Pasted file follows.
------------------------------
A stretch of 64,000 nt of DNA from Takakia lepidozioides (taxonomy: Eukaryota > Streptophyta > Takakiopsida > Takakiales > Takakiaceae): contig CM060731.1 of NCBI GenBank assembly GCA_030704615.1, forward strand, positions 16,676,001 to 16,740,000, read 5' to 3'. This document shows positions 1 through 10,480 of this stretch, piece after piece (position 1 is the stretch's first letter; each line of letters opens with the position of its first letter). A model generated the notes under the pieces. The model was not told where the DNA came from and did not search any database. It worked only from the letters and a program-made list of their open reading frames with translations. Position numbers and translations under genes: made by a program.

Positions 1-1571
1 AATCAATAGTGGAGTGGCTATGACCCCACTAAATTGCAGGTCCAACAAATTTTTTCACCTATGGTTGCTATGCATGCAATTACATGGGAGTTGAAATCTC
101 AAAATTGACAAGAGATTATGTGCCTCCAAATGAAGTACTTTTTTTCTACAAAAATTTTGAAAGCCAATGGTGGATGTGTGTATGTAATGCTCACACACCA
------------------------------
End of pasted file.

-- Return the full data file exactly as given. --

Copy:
A stretch of 64,000 nt of DNA from Takakia lepidozioides (taxonomy: Eukaryota > Streptophyta > Takakiopsida > Takakiales > Takakiaceae): contig CM060731.1 of NCBI GenBank assembly GCA_030704615.1, forward strand, positions 16,676,001 to 16,740,000, read 5' to 3'. This document shows positions 1 through 10,480 of this stretch, piece after piece (position 1 is the stretch's first letter; each line of letters opens with the position of its first letter). A model generated the notes under the pieces. The model was not told where the DNA came from and did not search any database. It worked only from the letters and a program-made list of their open reading frames with translations. Position numbers and translations under genes: made by a program.

Positions 1-1571
1 AATCAATAGTGGAGTGGCTATGACCCCACTAAATTGCAGGTCCAACAAATTTTTTCACCTATGGTTGCTATGCATGCAATTACATGGGAGTTGAAATCTC
101 AAAATTGACAAGAGATTATGTGCCTCCAAATGAAGTACTTTTTTTCTACAAAAATTTTGAAAGCCAATGGTGGATGTGTGTATGTAATGCTCACACACCA